Jay Groome’s 22nd birthday celebration was unforgettable. For the first time, the lefthander took the mound at Fenway Park, looking dominant at times — particularly overpowering with a low- to mid-90s fastball that he commanded to both sides of the plate — while bringing to life the visions that both he and the Red Sox harbored when the team took him with its first-round selection in 2016.
Only the day wasn’t the fulfillment of those visions, but instead an approximation of them. Ten pitchers taken in the first round in 2016 (though just one who was taken out of high school) have now reached the big leagues. Groome, meanwhile, has never advanced past Single-A Greenville, his development stalled in 2018 and 2019 by Tommy John surgery and the long rehab process that followed it.
The appearance Sunday at Fenway came not as a big league debut but instead because Groome was invited to the Red Sox Alternate Site in Pawtucket. That invitation came not because he’s knocking on the door to the big leagues but instead, quite simply, he needs to pitch. He has a total of just 66 minor league innings, and with no minor league season as a result of the COVID-19 pandemic, the Sox didn’t want Groome to lose yet another year of development.
And so, with the Pawtucket group getting the carrot of a workout at Fenway on Sunday, Groome got to take the mound — finally. And over 75 pitches, the ability to command his fastball and the improved shape of his curveball — Groome’s signature pitch, but one that’s been inconsistent in his return from Tommy John — represented a reminder of the considerable promise harbored by one of the most talented pitchers in the Red Sox system.
“It was not the first time that I had hoped, but it was still awesome just envisioning what it would be like with a full crowd and everything,” said Groome. “It’s not really affiliated baseball, but it is for me. I’m coming up here, getting my work in and showing these guys what I’ve got. I have a lot to prove.”
Indeed he does. But while the setting for doing so isn’t exactly what Groome or the Red Sox envisioned, the lefthander is now healthy, thus giving him the opportunity to compete against far more experienced hitters and to offer a window into his abilities and demeanor. And even as he faces teammates in simulated games rather than ones that will be an official part of his career portfolio, Groome sees a chance to demonstrate that his talent is not merely theoretical.
“I’m not going to go out there and be the young dude who just goes through his motions,” said Groome. “I want to be that dude that goes out there and just lights it up, that lets his pitching do the talking.”
‘“I’m not going to go out there and be the young dude who just goes through his motions. I want to be that dude that goes out there and just lights it up, that lets his pitching do the talking.”’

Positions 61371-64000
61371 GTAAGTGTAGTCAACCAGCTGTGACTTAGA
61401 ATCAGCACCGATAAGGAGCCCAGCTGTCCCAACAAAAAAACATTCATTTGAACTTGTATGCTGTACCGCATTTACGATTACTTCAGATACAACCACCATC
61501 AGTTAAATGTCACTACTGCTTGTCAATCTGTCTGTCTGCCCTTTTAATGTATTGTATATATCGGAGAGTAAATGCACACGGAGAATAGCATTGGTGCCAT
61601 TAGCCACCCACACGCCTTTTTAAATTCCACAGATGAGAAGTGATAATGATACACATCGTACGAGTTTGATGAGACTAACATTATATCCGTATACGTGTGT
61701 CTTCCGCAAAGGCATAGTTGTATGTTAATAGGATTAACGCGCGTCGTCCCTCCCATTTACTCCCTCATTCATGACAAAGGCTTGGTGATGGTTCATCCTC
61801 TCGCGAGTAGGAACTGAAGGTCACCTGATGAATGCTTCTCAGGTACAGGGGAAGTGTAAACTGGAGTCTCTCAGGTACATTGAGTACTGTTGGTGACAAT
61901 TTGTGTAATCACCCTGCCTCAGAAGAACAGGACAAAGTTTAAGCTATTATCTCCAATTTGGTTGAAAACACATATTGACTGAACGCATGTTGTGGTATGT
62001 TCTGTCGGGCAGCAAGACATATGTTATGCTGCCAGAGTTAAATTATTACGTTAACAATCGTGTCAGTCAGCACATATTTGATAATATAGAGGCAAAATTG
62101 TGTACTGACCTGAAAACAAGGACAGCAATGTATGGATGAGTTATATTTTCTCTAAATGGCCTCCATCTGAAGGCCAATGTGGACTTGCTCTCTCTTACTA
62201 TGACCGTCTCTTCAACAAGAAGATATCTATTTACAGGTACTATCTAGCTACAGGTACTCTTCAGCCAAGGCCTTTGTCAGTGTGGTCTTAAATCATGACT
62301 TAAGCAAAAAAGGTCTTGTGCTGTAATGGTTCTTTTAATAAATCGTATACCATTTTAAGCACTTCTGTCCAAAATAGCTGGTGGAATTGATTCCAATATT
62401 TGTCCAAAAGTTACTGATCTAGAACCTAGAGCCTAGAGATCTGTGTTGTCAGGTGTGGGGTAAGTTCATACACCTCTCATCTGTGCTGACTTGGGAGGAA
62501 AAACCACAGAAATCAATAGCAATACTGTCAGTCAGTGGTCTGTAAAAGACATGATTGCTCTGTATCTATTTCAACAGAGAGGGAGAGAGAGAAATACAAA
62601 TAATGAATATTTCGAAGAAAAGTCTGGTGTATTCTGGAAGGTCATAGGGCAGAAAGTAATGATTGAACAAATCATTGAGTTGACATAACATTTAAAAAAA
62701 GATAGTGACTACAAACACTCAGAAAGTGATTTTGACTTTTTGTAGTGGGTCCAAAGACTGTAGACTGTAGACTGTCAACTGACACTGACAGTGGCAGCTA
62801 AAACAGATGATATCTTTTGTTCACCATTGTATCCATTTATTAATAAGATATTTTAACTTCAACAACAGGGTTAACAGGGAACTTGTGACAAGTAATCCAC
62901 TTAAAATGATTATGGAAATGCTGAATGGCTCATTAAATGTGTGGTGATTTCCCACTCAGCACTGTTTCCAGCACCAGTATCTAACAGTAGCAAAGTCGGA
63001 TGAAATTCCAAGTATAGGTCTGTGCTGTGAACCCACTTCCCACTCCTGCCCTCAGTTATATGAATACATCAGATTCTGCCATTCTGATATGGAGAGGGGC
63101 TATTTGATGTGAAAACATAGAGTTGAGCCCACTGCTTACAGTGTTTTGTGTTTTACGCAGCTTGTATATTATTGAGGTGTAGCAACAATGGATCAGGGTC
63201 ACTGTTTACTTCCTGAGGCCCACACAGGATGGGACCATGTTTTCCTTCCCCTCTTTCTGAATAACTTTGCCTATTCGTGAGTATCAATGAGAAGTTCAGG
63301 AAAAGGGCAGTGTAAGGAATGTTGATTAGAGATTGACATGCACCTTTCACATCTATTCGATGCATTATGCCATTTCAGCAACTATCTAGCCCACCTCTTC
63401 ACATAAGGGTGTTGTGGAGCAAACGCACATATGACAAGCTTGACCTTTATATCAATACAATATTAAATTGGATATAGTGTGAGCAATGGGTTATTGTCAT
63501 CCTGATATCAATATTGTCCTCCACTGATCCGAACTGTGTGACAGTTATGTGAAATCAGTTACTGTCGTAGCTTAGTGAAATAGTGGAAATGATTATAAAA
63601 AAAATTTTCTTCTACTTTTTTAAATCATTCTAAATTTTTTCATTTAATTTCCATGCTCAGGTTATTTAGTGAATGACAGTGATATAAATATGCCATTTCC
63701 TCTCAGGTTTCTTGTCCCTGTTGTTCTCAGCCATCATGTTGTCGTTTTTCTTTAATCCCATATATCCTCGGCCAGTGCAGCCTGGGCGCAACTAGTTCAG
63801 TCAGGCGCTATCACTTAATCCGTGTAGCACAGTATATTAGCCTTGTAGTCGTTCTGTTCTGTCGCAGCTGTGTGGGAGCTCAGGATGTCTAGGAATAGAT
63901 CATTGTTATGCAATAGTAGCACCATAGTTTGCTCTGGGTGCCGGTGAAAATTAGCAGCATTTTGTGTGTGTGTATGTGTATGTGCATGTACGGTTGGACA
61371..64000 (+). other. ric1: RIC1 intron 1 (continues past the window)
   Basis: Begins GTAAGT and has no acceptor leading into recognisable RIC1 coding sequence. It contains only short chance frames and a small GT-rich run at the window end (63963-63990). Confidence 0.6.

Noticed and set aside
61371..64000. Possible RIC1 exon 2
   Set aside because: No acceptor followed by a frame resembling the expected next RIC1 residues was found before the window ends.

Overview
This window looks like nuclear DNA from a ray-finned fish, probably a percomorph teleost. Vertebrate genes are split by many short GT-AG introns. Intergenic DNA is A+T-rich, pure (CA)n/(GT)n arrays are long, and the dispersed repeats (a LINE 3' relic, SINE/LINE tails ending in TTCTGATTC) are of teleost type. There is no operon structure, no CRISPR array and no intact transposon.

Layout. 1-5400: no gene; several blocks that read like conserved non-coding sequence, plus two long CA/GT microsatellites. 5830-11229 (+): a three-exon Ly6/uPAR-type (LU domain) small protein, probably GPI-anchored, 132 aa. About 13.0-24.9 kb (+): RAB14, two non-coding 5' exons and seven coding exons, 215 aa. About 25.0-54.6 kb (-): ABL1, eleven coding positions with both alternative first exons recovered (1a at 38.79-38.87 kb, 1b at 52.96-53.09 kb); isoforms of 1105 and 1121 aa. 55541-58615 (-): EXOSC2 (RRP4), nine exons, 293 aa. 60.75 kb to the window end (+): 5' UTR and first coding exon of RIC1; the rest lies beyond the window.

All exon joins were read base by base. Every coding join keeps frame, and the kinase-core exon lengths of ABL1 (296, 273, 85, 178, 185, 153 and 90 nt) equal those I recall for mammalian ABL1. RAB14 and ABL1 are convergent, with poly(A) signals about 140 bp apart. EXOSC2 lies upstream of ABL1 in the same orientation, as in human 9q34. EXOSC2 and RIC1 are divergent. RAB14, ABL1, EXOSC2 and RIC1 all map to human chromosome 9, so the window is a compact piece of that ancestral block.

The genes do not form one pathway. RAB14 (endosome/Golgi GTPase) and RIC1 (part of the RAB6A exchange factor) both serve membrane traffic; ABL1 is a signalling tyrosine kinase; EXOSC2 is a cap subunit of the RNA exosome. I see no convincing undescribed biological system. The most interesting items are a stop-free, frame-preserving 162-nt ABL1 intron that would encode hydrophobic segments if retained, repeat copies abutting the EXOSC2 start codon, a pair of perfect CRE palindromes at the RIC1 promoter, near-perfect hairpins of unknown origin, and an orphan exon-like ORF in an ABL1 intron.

Jay Groome, Red Sox prospect
Initially, when the pandemic shut down the minor league season, the New Jersey native — who’d already started planning to open the year in Single-A Greenville, the level where he spent the 2017 season — fretted that after he’d finally positioned himself to move up the minor league ladder in 2020, the pandemic would once again deny him the opportunity to do so. The idea of sitting out of a third straight season weighed on him. But he quickly recognized that he couldn’t afford to wallow.
“I really started kind of feeling bad for myself like, ‘Man, what the heck? I did all this just to get shut down?’” said Groome. “But I think the thing that kept me going was just the thought of everything starting back up and me just not being ready.”
And so, while he had to stop working out at the Red Sox spring training facility in Fort Myers, Groome bought home gym equipment that he stuck in his garage as well as a net so that he could pitch and maintain his arm strength on his own. The goal was straightforward: If he was given a chance to be part of the 60-player pool, he didn’t want to give away his shot.
“I just put on my professional pants,” said Groome. “I just wanted to be ready for this exact moment.”
That perspective has been hard-earned for Groome over his professional career. A player who had visions of a fast track to the big leagues when he was drafted has endured repeated lessons in the need for patience.
The fact that he’s now in the 60-player pool, working with players who are shuttling between Boston and Pawtucket, hasn’t altered that. Groome recognizes the futility of settling a goal for his progress through the system or a timetable for getting to the big leagues.
Instead, he uses the perspective gleaned from the long rehab from Tommy John surgery to focus on the work that he can do every day, funneling his concentration into each pitch he can throw. Though he is now working out within arm’s reach of his desired destination, Groome has learned not to look beyond where he is, and instead to appreciate what he has – which, finally, includes the chance to compet, even if it is against other members of the Red Sox organization.
“I came in ready. I’m happy with where I am right now,” said Groome. “I’m performing well, I’m healthy, and I just want to finish the rest of this year.”